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Author Topic: The gardening thread  (Read 30043 times)

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Zafer Kaya

  • City Elder
  • Posts: 2,775
Re: The gardening thread
« Reply #420 on: August 11, 2017, 12:32:02 PM »

Do you do the square foot gardening thing?  I bet powdery mildew is a bitch if you grow in raised beds that way.

Plants got to breathe.  It prevents the moisture retention that causes the mildew, plus then they are farther apart so the mildew doesn't spread so easily.  Of course if you do that, then you can only grow like half as much stuff.

I don't understand why people even vegetable garden.

Planting is a pain.  Then all the netting and applying organic pesticides that don't work while stuff is growing to keep the bugs and voles and whatever away.  Then you have to harvest.  And then you have to plant cover crop. 

If you actually get it all right, and you get a bumper crop... then what?  What do you do with extra 150 tomatoes?  You can't use them all, so you preserve them.  Why?  You don't need to preserve tomatoes if you have a garden cranking out tomatoes three seasons of the year.  You're only preserving them because you feel like it's a waste if you don't eat them.  But no.  That's not the waste.  You know what the waste was?  You spending all the effort to grow tomatoes.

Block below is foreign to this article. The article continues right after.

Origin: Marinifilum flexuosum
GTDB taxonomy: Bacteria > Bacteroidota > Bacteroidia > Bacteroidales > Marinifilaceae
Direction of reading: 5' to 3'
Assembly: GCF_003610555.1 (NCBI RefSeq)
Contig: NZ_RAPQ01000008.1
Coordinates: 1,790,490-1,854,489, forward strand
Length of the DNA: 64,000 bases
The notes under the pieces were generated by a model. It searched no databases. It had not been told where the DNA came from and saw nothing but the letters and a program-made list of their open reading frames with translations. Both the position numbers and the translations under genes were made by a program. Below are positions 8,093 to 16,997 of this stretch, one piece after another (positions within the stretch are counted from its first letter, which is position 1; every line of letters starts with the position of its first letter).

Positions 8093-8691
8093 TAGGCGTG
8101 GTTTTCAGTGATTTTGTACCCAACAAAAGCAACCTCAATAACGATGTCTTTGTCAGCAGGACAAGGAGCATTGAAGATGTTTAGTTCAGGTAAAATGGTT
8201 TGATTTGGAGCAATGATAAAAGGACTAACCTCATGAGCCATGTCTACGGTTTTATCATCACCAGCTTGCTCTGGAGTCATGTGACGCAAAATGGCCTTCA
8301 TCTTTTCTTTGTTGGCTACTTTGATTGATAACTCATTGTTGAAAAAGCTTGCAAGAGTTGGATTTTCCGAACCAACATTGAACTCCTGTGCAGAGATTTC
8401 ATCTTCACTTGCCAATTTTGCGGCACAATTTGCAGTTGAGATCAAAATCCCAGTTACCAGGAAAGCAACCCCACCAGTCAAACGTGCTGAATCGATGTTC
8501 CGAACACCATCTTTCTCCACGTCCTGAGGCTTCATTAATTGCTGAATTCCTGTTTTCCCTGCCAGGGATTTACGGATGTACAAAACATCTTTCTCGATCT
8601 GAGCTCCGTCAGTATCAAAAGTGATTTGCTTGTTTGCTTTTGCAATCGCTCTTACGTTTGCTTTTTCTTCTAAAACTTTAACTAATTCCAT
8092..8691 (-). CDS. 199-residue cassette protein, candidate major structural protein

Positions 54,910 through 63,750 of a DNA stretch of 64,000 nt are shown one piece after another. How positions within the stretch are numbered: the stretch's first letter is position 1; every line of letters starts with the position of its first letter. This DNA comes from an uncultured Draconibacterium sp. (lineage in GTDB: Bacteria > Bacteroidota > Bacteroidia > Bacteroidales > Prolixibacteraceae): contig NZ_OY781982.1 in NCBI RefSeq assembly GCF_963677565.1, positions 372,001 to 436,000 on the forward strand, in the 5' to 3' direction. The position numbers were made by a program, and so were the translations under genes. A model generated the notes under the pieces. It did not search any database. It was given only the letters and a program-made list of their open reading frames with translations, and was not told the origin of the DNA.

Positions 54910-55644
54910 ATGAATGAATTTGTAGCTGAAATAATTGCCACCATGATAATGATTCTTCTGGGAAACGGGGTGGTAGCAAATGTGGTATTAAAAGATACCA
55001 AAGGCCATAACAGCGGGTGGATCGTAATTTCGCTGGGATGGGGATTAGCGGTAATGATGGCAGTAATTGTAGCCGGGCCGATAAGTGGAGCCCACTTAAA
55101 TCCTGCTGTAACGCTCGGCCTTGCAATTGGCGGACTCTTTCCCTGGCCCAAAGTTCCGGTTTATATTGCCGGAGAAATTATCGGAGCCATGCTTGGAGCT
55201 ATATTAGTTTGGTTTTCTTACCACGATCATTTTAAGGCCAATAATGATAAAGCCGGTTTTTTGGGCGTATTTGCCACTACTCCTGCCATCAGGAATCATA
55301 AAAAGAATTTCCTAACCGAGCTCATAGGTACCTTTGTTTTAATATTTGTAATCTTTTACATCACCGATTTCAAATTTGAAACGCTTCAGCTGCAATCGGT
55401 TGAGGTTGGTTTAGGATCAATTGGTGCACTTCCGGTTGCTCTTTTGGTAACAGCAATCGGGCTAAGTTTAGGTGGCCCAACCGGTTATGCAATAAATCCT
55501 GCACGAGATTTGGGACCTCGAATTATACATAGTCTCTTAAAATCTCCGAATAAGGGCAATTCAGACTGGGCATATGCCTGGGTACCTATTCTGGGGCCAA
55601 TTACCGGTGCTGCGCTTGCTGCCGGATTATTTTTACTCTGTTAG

But that's not even enough.  You got to make it extra hard on yourself.  Pressure treated wood for my raised beds?  Hell no.  That stuff actually lasts a good 25 years.  Who wants that?  I'd much rather spend an extra $500 for cedar that I have to replace every 5 years.

Farmers are not doing well in the US. Think about it.  Their entire livelihood depends on their crops.  They do this 24/7.  And, they don't make it extra hard on themselves with the eco-pesticides and non-GMO.  They have tractors and sprinkling systems and everything you can get to make growing shit as easy as possible.  And it still doesn't work.

Oh but I get 50,000 seeds that yield 1,000,000 tomatoes for like $25!  It's so cheap!  No.  It isn't.  One free tomato seed plus potting soil plus netting plus stakes plus water plus whatever pesticide.  Price that shit out.  It's not cheaper than buying tomatoes at the store.  It's not even cheaper than buying tomatoes at the Farmer's Market from some asshole who tries to grow them the hard way like you do.

The whole thing is just a simple exercise in how well you understand sunk costs.  Everyone fails.

You're not growing a vegetable garden.  You're growing a squash borer habitat and vermin sanctuary.  Which is nice for the wildlife I guess.

daytime drinking

  • City Elder
  • Posts: 1,122
Re: The gardening thread
« Reply #421 on: August 11, 2017, 02:52:14 PM »

we rarely weed or water our small plot.  we throw our compost on the garden bed (i made a raised stone bed a few years ago) after the season's over and right before it starts.  it's mostly tomatoes, peppers, and herbs.  i used to get excited about making spaghetti sauce but now i see three giant tomatoes and don't feel like doing anything about it because i'm already overwhelmed.  i eventually get around to a bumper crop with as little waste as possible.  once i'm actually making the shit, i get back into my groove.  but yeah, we have been growing a less variety of produce.  the tomatoes however, could use a significant pruning.  it's hard to get back there
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daytime drinking

  • City Elder
  • Posts: 1,122
Re: The gardening thread
« Reply #422 on: August 12, 2017, 12:36:15 AM »